More Guests Arrive
After I mooned over Will Forte for a while, Andy Samberg showed up. He was with the Lonely Island publicist Carrie, and was nice but a little detached; he’d just done Saturday Night Live the previous night and, like Akiva, the poor guy probably hadn’t gotten any sleep in over a day.
I managed to say hi, blah blah blah “we made the commercial with the dog” etc., and handed him a flash drive. “I made you a digital short.” He looked at me funny; “You mean, to air?” I was confused; “To air?” He said, “Were you hoping it would air on SNL or something?” I didn’t know what he was talking about; this was getting weird and I think he thought I was pitching him something. “No, this is for you. For you guys. I made it for you. For fun. As a tribute.” I think he finally realized I wasn’t some idiot handing him a script to read. “Oh, cool, thanks.” That definitely coulda gone better. Then Jorma showed up.
But first, here’s the digital short if you’re interested. It has closed captions if you can’t understand my mumbling. I am obviously not a rapper. Anyway, I wasn’t allowed to show this when I first wrote this post, but a year and a half later I finally got the okay so here it is:
Okay, back to Jorma. He and his lovely wife found a home next to his bros in the front row, and there were some man hugs and “dude we’re at the Superbowl”s as they all got settled in. They were actually waving up at Will Forte (who’d returned to his actual seat) and Adam Sandler, who were higher up in the stadium, and gesticulating like “look at these phat-ass seats, bitch.” And texting. Lots of texting.
Eventually Jorm (which is the short form of “Jorma”—remove the “a” at the end if you don’t believe me, and then watch how it becomes “Jorm” instead; it really works!) and I were lingering around the food at the same time and got to talking. Or, more accurately, I finally got an excuse to execute a fanboy attack.
I don’t know whether he’d had more sleep than the other guys, but tired or not, Jorm was one of the sweetest people I’ve ever met. He was the only one who asked us questions instead of just the other way around. He complimented our commercial and remembered it well even though it hadn’t aired yet and might never. Jonathan showed up and we were chatting with him for a while, and even though there was no reason for him to be embracing and kind, he was. He smiled nonstop, and not one of those bullshit smiles like at a tollbooth. (Dude, fuck tollbooths.) I asked him about “I Just Had Sex” and how they got that beautiful rooftop shot (answer: it was a pain in the ass; small crane, platform, lighting, everything lugged up to the roof). He asked what we shot our commercial with, and when Jonathan said twenty bucks and a Canon, he laughed and said, “That’s pretty much how we shot ‘Lazy Sunday.’ We borrowed a camera and called up Chris Parnell and kinda went out and did it.”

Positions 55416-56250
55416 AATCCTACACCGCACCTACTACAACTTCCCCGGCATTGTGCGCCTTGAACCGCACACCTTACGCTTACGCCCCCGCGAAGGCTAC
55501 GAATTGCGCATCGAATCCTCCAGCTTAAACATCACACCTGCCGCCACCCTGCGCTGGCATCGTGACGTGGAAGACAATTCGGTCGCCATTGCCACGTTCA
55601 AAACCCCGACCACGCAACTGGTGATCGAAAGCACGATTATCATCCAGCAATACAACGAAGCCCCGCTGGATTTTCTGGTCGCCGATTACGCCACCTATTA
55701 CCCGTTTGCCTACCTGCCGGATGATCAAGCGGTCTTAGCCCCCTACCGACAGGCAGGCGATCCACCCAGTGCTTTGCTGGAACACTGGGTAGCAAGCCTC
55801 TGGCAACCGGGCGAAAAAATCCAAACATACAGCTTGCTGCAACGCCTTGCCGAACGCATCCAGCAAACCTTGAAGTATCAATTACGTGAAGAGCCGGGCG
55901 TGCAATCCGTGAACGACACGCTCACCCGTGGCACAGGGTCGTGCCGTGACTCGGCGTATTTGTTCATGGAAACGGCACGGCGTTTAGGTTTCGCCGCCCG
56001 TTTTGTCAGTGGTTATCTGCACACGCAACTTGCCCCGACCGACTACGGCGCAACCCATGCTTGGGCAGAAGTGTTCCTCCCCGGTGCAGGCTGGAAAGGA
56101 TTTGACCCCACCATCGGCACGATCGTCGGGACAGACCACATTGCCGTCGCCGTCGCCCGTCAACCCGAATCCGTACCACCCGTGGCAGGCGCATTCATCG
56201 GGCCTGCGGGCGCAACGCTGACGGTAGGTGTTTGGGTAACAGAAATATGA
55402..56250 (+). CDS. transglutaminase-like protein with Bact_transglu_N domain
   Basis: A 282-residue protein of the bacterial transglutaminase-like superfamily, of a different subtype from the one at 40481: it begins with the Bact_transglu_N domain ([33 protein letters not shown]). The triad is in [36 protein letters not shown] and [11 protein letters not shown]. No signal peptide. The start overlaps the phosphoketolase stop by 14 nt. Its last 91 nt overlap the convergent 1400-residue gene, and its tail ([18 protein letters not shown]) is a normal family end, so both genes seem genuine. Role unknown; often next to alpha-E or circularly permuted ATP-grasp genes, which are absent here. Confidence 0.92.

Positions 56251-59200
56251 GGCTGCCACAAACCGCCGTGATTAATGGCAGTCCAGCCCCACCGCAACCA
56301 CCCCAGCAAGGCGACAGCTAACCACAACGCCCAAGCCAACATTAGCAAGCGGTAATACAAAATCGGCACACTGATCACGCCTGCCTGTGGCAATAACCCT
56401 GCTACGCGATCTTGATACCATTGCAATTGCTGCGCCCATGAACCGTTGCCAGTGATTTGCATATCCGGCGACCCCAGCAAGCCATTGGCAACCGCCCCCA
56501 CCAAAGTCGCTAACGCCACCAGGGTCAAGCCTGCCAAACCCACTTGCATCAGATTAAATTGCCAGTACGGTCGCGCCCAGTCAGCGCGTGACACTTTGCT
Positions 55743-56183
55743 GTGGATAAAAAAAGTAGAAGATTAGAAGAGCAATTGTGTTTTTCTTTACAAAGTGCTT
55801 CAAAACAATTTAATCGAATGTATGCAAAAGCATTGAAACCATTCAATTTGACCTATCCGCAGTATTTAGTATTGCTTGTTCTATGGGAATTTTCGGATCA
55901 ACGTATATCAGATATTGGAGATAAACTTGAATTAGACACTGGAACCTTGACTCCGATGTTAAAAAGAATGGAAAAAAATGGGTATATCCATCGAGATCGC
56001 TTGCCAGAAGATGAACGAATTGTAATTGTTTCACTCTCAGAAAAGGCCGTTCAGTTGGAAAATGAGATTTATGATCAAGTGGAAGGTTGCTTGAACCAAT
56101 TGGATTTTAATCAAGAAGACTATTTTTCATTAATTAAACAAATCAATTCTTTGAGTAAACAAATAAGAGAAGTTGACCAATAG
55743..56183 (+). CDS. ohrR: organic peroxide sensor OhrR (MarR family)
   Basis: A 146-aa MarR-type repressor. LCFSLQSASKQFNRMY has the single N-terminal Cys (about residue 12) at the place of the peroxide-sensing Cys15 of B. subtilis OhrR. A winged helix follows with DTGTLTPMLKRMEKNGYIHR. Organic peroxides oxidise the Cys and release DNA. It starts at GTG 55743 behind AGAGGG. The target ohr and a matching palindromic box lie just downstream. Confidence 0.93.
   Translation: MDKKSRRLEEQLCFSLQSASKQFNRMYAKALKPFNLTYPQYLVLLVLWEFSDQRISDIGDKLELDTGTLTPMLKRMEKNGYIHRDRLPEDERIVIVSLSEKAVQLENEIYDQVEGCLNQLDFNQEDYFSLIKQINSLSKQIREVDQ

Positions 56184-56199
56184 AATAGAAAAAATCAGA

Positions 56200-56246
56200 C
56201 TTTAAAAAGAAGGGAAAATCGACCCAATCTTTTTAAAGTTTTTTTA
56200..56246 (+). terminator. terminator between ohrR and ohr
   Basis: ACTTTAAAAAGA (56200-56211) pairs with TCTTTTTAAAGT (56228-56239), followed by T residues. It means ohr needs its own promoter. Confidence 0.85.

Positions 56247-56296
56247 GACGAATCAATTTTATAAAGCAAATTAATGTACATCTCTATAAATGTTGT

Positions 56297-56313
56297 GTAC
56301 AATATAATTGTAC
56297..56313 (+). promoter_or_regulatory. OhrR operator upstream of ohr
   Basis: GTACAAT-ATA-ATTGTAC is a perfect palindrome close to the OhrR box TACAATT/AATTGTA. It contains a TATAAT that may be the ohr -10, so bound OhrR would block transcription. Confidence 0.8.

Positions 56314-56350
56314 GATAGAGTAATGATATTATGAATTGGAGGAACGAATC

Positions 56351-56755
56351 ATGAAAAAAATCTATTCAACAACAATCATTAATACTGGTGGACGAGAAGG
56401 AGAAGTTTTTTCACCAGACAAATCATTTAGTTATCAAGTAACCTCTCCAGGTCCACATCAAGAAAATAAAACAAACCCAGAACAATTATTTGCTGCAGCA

(Side note: for those of you who aren’t as familiar with The Lonely Island or SNL Digital Shorts, “Lazy Sunday” was the gigantic breakthrough that made them household names and turned the SNL Digital Short from an underappreciated oddity to a viral phenomenon. The first Digital Short I remember was with Steve Martin and Will Forte where they kept talking close together and then far apart. I popped an eyeball out laughing and became an instant fan, and couldn’t figure out why everybody wasn’t talking about these “digital shorts.” Albert Brooks used to make non-digital shorts for the original SNL season, and it seemed like they were reviving a great old tradition. Then “Lazy Sunday” dropped and it was clear these dudes were taking the idea up into outer space. Sometimes literally. For the record, my favorite is Threw it on the Ground.)
Jorm directed the movie adaptation of MacGruber, which I was one of the first people to see in the theater. You have no idea how gracious this guy is, and I hope you all get to meet him because he’s fucking tops.